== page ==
3. GBU-54 Non-Thermally Protected (648564) 1:48 Eduard Brassin Based upon the 500lb Mk.82 iron bomb, the GBU-54 is one of the smaller Joint Direct Attack Munitions, JDAM for short. It comprises a kit including steering fins at the rear, and a seeker head at the front, with a conduit linking them together along with a series of straps that fit around the bomb’s circumference. They are available in bare and thermally protected variants to protect them against heat, with the latter type usually used on carriers. This set includes resin parts for four bombs with smooth-surfaces. As is now usual with Eduard's smaller resin sets, they arrive in the new shallow Brassin cardboard box, with the resin parts safely cocooned in bags, and the instructions folded around acting as padding. Inside the box are eight main parts and twelve smaller inserts in grey resin, a small fret of Photo-Etch (PE), and a decal sheet containing stencils for four bombs. The bombs are built around the central bomb body, to which the rear guiding fins are added along with a choice of three types of insert just forward of the fins. Each body is attached to a pour block at the rear, which is then covered by a small PE circle. Just forward of the tail is a cut-out into which a choice of three inserts is applied, moving the sensor slightly forward or back, depending on which one you choose. A scrap diagram shows the correct orientation of the fins with regard to the carriage lugs that are moulded into the top of each bomb. Detailed painting of the various aspects of the bombs are called out on the instructions, while the stencils are shown on a colour diagram overleaf, with the colour codes also in a table on the opposite page. Conclusion You can’t beat Eduard weapons sets for detail, with crisp moulding throughout. My only qualm is a wish for more information about the optional aspects of their sets and kits. Highly recommended. Review sample courtesy of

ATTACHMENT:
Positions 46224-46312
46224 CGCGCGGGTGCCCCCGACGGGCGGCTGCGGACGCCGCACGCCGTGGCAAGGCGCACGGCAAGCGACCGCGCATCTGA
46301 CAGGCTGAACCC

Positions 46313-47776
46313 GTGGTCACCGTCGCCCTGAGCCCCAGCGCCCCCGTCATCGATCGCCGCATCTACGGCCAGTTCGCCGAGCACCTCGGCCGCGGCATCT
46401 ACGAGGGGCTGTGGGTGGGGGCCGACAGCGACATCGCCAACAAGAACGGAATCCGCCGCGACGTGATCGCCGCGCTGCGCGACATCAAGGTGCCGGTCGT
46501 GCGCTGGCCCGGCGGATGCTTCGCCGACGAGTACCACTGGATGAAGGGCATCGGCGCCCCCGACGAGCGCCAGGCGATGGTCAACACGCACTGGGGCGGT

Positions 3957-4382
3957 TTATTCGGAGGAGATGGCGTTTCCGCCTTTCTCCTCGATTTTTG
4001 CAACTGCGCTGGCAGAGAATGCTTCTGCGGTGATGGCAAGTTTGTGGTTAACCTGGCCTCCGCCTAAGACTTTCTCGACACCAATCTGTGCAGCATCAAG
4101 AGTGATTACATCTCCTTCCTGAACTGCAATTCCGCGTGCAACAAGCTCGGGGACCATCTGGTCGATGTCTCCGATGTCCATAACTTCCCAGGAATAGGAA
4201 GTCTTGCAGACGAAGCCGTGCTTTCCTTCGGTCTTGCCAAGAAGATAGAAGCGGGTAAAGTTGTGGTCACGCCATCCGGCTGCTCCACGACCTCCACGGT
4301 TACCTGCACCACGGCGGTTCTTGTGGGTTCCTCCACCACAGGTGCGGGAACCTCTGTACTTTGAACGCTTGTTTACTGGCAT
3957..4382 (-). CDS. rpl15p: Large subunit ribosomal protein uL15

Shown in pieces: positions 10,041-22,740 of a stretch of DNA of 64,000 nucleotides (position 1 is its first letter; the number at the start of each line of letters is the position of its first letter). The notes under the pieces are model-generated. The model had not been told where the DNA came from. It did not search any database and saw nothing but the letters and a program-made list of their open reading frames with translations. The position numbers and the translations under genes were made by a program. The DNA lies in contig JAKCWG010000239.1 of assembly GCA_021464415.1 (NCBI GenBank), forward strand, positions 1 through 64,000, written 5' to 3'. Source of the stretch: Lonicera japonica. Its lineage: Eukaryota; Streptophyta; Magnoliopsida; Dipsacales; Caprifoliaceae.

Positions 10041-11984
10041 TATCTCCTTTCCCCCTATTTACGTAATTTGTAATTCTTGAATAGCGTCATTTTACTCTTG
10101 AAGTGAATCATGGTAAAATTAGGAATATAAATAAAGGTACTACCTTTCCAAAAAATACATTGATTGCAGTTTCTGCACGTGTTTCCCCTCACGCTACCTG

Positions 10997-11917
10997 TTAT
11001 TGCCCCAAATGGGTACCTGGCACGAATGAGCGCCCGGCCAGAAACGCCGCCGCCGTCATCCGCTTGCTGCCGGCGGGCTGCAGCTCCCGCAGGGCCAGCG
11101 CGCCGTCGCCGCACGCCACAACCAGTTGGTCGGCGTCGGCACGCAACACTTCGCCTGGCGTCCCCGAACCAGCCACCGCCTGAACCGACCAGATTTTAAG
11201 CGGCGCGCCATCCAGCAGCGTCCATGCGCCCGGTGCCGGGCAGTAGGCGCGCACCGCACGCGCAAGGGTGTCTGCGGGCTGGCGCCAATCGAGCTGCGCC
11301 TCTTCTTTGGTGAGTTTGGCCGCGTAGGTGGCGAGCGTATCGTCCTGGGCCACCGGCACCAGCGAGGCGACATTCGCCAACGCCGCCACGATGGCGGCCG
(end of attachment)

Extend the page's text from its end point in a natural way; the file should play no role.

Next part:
4. GBU-54 Thermally Protected Bombs (648598) 1:48 Eduard Brassin Based upon the 500lb Mk.82 iron bomb, the GBU-54 is one of the smaller Joint Direct Attack Munitions, JDAM for short. It comprises a kit that includes steering fins at the rear, and a seeker head at the front, with a conduit linking them together along with a series of straps that went around the bomb’s circumference. They are available in bare and thermally protected variants to protect them against intense heat, primarily in the event of a fire on a carrier, delaying the likelihood of “cook off” detonations hampering fire-fighting efforts. This set includes resin parts for four bombs with the rough-textured thermal protection coating applied to the surface. As is now usual with Eduard's smaller resin sets, they arrive in the new shallow Brassin cardboard box, with the resin parts safely cocooned in bags, and the instructions folded around acting as padding. Inside the box are eight main parts and twelve smaller inserts in grey resin, a small fret of Photo-Etch (PE), and a decal sheet containing stencils for four bombs. The instructions give construction guidance and painting call-outs in Gunze Mr.Color paints, as usual. The bombs are built around the central bomb body, to which the rear guiding fins are added along with a choice of three types of insert just forward of the fins. Each body is attached to a pour block at the rear, which is then covered by a small PE circle. Just forward of the tail is a cut-out into which a choice of three inserts is applied, moving the sensor slightly forward or back, depending on which one you choose. A scrap diagram shows the correct orientation of the fins with regard to the carriage lugs that are moulded into the top of each bomb. Detailed painting of the various aspects of the bombs are called out on the instructions, while the stencils are shown on a colour diagram overleaf, with the colour codes on the opposite page. Conclusion You can’t beat Eduard munitions for detail, with crisp moulding throughout. My only qualm is a wish for more information about the optional aspects of their sets and kits. It can’t have escaped your attention that Eduard suffered a horribly destructive fire at their warehouses recently, so this is preventing sales of their products from their site, with it closed temporarily. We’re still linking to their site as the situation should resolve itself soon, but if you’re desperate you might still be able to avail yourself of supplies that had already left their warehouse to shops beforehand. Highly recommended. Review sample courtesy of